Despite California’s overall COVID-19 vaccine progress, gaps remain
More than five months into the inoculation campaign, a vast gulf has opened between the most- and least-vaccinated of California’s 58 counties.
Despite the overall progress made in vaccinating residents for COVID-19, vast gulfs in inoculation rates have opened among California’s 58 counties, illustrating the state’s uneven pace toward community immunity against the coronavirus.
On one end of the spectrum are the counties of Marin, Alpine, San Francisco, San Mateo, Santa Clara and San Diego, where more than 65% of each area’s residents have received at least one vaccine dose, according to data compiled by The Times.
Overall, more than 36 million doses have been doled out statewide, and 53.4% of Californians have gotten at least one shot to date.
Officials have long preached that widespread inoculation is essential to stop COVID-19 and ensure that additional activities and more robust business operations can resume without triggering a wave of new infections.
“Our economy is more open, and we are interacting more with each other than we were when we entered our third surge this past winter,” Dr. Grant Colfax, director of the San Francisco Department of Public Health, said in a recent statement. “But instead of surging again and going into another lockdown, our case rates and hospitalizations continue to fall. That is the power of the vaccines at work in our city.”
Estimates vary on how many residents will need to be vaccinated to reach longer-lasting herd immunity, the point at which enough people have been inoculated to protect the larger population against the virus. That threshold is usually pegged at 80% or higher.
And while a generally high statewide level of vaccination may be enough to ward off another devastating surge, the concern is that the coronavirus could still flare up in areas where coverage is low.
As of Wednesday, 16 California counties had yet to report 40% of their residents receiving at least one vaccine dose, The Times’ data show.
It is important to note, though, that not everyone is eligible to roll up their sleeves yet.
Two of the vaccines available in the United States — the single-shot from Johnson & Johnson and Moderna’s two-dose regimen — are eligible only for use in adults. The Pfizer-BioNTech vaccine, which also requires two shots, can be used in children as young as 12.
There are a host of reasons why vaccine coverage could vary so widely. For starters, there are practical issues related to access.
It may be harder for those living in rural or more far-flung areas to find convenient vaccination options. Other residents may be too slammed with work or their responsibilities at home to carve out time to visit a site — or face language or technological barriers that make it difficult to figure out how or where to get vaccinated.
There is also a segment of the population that is generally hesitant toward or adamantly opposed to the vaccines. Some may be skeptical for political reasons or because of deep-rooted distrust in healthcare systems that have historically underserved them.
Others may have concerns about the vaccines’ safety or efficacy, or have fallen victim to misinformation circulating widely on social media.
In San Bernardino County, where The Times’ data show 39.3% of all residents are at least partially vaccinated, “most people currently unvaccinated are not those who have strong objections to getting one,” according to interim Public Health Director Andrew Goldfrach.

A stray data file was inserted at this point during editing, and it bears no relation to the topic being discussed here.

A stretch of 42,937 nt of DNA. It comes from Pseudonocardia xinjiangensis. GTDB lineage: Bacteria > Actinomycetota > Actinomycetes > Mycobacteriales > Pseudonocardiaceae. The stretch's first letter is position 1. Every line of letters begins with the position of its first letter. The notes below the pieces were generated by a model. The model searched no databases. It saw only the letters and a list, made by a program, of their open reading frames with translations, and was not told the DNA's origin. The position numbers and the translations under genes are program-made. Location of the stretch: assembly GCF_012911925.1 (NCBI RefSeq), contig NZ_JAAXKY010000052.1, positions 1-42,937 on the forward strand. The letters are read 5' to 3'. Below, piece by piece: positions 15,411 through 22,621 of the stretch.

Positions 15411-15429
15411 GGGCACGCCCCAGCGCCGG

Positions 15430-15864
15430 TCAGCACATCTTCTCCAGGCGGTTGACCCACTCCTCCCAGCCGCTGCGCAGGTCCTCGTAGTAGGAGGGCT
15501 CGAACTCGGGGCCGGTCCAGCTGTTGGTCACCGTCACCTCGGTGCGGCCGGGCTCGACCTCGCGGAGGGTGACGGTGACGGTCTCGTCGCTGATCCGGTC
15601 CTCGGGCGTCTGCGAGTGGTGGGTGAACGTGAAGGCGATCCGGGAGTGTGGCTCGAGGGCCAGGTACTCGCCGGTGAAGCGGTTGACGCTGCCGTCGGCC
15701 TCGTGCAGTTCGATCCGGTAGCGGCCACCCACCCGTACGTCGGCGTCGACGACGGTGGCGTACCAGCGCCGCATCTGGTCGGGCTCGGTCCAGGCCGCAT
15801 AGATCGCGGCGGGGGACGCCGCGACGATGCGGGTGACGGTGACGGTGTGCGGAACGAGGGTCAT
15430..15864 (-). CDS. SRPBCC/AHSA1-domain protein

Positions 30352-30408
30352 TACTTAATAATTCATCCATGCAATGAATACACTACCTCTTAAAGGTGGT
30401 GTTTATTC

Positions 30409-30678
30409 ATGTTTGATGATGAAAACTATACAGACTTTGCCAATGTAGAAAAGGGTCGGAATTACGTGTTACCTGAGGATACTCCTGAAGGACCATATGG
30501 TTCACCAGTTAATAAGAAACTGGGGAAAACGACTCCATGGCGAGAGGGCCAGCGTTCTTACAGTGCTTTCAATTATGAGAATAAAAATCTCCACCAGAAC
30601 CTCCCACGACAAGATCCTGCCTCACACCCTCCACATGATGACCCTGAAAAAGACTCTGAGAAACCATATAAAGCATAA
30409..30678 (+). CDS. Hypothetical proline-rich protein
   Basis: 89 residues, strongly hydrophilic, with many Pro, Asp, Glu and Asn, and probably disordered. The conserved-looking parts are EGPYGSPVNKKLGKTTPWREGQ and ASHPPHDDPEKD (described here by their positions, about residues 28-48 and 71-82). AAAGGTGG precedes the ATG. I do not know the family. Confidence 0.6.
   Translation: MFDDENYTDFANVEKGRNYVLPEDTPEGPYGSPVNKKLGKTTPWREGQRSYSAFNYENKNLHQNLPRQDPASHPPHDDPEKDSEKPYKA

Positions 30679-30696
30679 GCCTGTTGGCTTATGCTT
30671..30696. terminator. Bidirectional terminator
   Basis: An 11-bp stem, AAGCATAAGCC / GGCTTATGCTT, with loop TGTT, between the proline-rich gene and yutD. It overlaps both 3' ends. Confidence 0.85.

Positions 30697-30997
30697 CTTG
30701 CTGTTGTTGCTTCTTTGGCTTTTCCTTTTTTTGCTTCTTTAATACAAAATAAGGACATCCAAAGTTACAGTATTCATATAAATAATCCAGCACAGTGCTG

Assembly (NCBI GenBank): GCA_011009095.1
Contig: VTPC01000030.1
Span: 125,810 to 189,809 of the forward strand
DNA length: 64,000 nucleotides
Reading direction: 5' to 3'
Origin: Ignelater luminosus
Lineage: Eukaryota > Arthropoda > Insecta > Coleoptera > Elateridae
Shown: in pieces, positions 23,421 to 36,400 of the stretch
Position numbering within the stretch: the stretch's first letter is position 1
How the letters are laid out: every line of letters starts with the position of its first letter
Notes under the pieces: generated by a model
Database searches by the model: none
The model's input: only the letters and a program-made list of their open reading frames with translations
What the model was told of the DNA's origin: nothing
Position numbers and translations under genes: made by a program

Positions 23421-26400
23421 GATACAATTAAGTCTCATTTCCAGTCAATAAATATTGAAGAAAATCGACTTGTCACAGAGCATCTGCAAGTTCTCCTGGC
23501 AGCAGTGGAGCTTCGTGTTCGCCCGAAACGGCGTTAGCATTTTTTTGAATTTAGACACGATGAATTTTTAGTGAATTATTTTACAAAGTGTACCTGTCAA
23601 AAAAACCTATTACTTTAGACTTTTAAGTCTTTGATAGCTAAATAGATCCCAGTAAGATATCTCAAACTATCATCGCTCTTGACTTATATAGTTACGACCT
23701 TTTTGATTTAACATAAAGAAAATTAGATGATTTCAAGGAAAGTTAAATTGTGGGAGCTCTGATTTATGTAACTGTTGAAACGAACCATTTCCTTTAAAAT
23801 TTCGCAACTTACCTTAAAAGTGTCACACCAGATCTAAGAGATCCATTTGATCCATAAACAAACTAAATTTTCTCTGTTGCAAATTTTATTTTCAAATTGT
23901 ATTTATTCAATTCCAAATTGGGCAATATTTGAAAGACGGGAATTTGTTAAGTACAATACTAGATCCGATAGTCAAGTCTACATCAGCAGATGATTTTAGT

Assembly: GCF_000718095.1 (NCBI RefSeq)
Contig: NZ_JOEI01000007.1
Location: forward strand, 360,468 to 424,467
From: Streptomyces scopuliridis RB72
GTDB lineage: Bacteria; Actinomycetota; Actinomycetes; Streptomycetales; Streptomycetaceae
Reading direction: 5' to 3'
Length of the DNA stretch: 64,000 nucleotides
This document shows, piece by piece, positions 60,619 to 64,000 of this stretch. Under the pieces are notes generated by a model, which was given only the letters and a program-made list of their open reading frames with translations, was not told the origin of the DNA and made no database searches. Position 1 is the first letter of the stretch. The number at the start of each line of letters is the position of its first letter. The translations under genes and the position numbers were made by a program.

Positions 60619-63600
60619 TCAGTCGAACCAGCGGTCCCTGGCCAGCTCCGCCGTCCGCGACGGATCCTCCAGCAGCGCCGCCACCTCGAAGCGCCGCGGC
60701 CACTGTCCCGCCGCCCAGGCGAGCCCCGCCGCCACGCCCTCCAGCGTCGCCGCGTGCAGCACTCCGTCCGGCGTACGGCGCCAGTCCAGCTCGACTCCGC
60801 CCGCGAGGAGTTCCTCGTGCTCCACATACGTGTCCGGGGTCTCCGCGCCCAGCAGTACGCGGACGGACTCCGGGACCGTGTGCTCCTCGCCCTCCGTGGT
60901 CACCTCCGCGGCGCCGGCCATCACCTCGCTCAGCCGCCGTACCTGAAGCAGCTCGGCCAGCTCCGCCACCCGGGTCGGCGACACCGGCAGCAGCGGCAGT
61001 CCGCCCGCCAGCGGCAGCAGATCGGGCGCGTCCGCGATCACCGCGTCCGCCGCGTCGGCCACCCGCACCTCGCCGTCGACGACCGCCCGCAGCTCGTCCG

“Rather, it’s younger adults who simply haven’t felt an urgency to do so as they see case rates fall and businesses open up,” he said in a statement last week. “We cannot stress strongly enough, however, that to delay getting your vaccine is simply an unnecessary risk. Why fool around when there is a possibility of serious illness, long-term problems or even death?”
Closing the vaccine gap, officials say, means making it as easy as possible for people to get their shots — and addressing whatever hang-ups are keeping them on the fence.
“The most important work to be done with the largest impact is engaging with residents in our communities to provide high-quality information about the vaccines, to dispel false myths and to answer all of your questions,” Los Angeles County Public Health Director Barbara Ferrer said Monday. “We hope that by taking vaccines to people, and responding to concerns about vaccine safety, we can make the progress needed to get to community immunity.”
Officials and experts credit the rollout of vaccines with helping transform California from a coronavirus hot spot to a national leader.
The state has now logged one of the lowest case rates in the nation for more than a month, according to figures from the Centers for Disease Control and Prevention.
The number of residents falling ill enough to require hospitalization has also fallen to levels not seen since the earliest days of the pandemic. On Tuesday, 1,210 coronavirus-positive patients were hospitalized statewide — only a fraction of the 21,000-plus who were being cared for during the worst days of the winter spike.
In December, the L.A. County Department of Health Services estimated that as many as 1 in 80 county residents was infectious with the coronavirus. This week, only 1 in 2,600 residents is thought to be infectious.
Officials are so optimistic that they no longer anticipate having to provide projections on hospitalization demand due to COVID-19.
“Because of the low level of community transmission and the expected increase in herd immunity associated with ongoing vaccination, the risk of a future large increase in transmission appears to be low,” L.A. County officials wrote in an update this week.
Times staff writer Rong-Gong Lin II contributed to this report.
This story originally appeared in Los Angeles Times.